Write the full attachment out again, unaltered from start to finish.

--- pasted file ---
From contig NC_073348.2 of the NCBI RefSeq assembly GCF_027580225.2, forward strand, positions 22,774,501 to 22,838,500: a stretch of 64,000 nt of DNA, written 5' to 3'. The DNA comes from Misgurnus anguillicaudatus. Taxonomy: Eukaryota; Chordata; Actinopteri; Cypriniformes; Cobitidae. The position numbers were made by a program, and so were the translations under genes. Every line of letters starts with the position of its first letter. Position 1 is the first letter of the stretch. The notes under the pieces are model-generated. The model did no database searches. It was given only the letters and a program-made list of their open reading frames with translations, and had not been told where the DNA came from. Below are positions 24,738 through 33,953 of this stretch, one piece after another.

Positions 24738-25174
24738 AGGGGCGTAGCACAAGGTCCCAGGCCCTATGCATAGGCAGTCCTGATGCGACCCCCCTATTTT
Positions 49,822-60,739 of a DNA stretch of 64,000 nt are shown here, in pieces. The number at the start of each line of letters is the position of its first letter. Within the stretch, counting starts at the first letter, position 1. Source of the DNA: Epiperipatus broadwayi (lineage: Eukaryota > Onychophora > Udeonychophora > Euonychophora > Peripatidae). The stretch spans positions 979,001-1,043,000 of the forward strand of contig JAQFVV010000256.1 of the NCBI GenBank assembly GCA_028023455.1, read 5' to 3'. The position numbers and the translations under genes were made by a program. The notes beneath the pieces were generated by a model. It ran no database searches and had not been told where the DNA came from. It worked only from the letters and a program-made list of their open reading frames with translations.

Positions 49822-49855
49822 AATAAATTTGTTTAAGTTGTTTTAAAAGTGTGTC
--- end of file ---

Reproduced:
From contig NC_073348.2 of the NCBI RefSeq assembly GCF_027580225.2, forward strand, positions 22,774,501 to 22,838,500: a stretch of 64,000 nt of DNA, written 5' to 3'. The DNA comes from Misgurnus anguillicaudatus. Taxonomy: Eukaryota; Chordata; Actinopteri; Cypriniformes; Cobitidae. The position numbers were made by a program, and so were the translations under genes. Every line of letters starts with the position of its first letter. Position 1 is the first letter of the stretch. The notes under the pieces are model-generated. The model did no database searches. It was given only the letters and a program-made list of their open reading frames with translations, and had not been told where the DNA came from. Below are positions 24,738 through 33,953 of this stretch, one piece after another.

Positions 24738-25174
24738 AGGGGCGTAGCACAAGGTCCCAGGCCCTATGCATAGGCAGTCCTGATGCGACCCCCCTATTTT
Positions 49,822-60,739 of a DNA stretch of 64,000 nt are shown here, in pieces. The number at the start of each line of letters is the position of its first letter. Within the stretch, counting starts at the first letter, position 1. Source of the DNA: Epiperipatus broadwayi (lineage: Eukaryota > Onychophora > Udeonychophora > Euonychophora > Peripatidae). The stretch spans positions 979,001-1,043,000 of the forward strand of contig JAQFVV010000256.1 of the NCBI GenBank assembly GCA_028023455.1, read 5' to 3'. The position numbers and the translations under genes were made by a program. The notes beneath the pieces were generated by a model. It ran no database searches and had not been told where the DNA came from. It worked only from the letters and a program-made list of their open reading frames with translations.

Positions 49822-49855
49822 AATAAATTTGTTTAAGTTGTTTTAAAAGTGTGTC